Although it may be surprising to many, cucumbers are botanically a fruit. While they are probably one of the last plants that we would think of as a “berry,” that is what they are botanically. (Specifically, they fall under the botanical subclassification of berries called a “pepo.”) This classification is because cucumbers have seeds inside them, are fleshy, were made from a single ovary, and don’t split open to spread their seeds everywhere. They are the “fruit” of the plant. However, this definition of fruits is essentially independent from our everyday definitions of “fruit” and “vegetable”. Cucumbers can be a fruit botanically and a vegetable culinarily, but the botanical definition doesn’t practically matter.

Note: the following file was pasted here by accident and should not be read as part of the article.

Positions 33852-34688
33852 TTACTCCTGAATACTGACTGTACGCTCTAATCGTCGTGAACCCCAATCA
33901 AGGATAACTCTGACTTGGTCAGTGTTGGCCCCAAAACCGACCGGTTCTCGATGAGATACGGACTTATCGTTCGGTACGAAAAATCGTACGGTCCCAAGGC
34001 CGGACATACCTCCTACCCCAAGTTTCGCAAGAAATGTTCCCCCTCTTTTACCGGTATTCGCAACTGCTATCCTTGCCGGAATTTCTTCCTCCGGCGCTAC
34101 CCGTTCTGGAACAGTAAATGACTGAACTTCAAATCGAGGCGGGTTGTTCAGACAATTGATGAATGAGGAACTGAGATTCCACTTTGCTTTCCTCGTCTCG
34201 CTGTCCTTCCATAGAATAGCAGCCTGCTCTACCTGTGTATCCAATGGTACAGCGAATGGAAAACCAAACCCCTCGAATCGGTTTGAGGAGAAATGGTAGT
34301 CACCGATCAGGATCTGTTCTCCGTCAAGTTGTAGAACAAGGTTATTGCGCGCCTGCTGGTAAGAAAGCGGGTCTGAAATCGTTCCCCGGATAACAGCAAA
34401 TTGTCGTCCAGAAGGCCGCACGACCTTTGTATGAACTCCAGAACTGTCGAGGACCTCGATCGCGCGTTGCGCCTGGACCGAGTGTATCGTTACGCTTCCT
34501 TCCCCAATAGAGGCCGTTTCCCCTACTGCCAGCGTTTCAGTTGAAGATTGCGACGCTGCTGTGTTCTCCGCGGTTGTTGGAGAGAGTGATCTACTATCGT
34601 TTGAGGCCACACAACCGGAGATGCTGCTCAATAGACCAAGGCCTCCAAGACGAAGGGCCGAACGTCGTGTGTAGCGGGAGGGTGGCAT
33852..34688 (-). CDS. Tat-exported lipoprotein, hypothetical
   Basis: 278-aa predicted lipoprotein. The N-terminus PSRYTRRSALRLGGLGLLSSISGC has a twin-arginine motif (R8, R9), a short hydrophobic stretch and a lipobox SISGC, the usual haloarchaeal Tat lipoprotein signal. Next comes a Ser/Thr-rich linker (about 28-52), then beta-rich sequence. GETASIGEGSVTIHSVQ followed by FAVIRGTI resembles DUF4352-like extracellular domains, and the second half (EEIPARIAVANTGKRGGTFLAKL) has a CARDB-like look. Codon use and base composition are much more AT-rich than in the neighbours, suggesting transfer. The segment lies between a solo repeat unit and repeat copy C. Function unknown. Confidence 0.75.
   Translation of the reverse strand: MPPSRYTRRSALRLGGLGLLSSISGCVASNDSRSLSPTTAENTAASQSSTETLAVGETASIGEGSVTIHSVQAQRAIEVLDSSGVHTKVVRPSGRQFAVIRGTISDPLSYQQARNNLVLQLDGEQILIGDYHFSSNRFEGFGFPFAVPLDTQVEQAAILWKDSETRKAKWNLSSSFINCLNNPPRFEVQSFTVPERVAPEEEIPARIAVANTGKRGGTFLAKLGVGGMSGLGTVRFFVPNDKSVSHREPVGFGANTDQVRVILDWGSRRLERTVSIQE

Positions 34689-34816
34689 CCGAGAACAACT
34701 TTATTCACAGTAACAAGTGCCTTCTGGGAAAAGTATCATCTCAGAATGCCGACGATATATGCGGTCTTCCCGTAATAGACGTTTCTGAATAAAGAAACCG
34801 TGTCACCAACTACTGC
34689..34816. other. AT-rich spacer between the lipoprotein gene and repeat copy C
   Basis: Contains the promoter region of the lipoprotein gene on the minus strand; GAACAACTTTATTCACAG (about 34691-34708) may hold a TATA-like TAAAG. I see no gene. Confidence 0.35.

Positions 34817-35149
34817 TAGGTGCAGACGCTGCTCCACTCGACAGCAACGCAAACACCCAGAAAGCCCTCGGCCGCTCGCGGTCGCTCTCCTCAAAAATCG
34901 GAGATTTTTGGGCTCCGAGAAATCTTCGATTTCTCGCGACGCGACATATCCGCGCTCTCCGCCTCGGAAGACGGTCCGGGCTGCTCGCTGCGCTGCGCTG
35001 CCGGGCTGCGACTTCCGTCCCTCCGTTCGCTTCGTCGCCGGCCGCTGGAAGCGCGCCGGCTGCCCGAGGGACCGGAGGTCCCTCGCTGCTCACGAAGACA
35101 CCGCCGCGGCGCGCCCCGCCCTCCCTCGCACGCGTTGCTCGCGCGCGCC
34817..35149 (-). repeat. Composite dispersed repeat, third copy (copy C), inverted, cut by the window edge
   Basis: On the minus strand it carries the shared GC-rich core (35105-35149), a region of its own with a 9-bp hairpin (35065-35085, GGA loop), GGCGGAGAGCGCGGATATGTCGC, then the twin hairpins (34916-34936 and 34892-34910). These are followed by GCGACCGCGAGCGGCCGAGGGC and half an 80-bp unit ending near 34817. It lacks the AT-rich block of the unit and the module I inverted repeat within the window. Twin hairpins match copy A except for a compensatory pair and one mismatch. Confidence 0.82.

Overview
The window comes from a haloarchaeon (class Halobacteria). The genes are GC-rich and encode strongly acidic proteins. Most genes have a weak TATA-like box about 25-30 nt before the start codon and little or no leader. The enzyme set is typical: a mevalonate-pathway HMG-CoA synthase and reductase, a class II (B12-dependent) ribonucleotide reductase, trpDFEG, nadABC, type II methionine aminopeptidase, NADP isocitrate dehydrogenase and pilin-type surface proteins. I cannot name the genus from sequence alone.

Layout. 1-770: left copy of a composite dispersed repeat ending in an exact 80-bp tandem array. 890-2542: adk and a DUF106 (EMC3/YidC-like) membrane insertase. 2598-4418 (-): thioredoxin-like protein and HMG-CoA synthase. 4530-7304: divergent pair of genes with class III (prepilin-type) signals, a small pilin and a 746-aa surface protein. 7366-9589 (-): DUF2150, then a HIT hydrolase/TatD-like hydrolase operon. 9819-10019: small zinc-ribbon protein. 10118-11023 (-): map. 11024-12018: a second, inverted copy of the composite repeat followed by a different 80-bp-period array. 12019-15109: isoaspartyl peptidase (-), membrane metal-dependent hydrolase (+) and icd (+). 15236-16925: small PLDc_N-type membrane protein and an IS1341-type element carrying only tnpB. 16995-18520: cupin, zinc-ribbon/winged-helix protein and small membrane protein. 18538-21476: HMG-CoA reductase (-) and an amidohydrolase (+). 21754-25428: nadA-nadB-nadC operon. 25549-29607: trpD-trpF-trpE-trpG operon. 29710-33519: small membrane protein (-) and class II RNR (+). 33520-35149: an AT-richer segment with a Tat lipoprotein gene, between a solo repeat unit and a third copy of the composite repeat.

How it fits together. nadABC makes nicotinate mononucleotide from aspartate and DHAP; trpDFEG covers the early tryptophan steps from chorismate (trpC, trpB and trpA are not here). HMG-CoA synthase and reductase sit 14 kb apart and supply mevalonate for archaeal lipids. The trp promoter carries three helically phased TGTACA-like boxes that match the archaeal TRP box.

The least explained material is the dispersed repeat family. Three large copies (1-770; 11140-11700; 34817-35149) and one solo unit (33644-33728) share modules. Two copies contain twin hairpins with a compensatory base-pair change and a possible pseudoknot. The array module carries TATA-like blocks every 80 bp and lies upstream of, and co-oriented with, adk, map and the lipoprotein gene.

Practically, cucumbers are not fruits. In the culinary world, they are obviously considered to be vegetables. They are mainly eaten in leafy vegetable salads, not fruit salads. They are not sweet; they are largely flavorless. Although they are very wet, they are still crunchy and would not be considered juicy. The water in them is too plain to even be considered juice by some. These show that cucumbers are vegetables. If you put cucumbers in your berry pies, you should probably be committed. I have never heard of someone considering cucumbers to be fruits. They are vegetables.
How can something be both a fruit and a vegetable?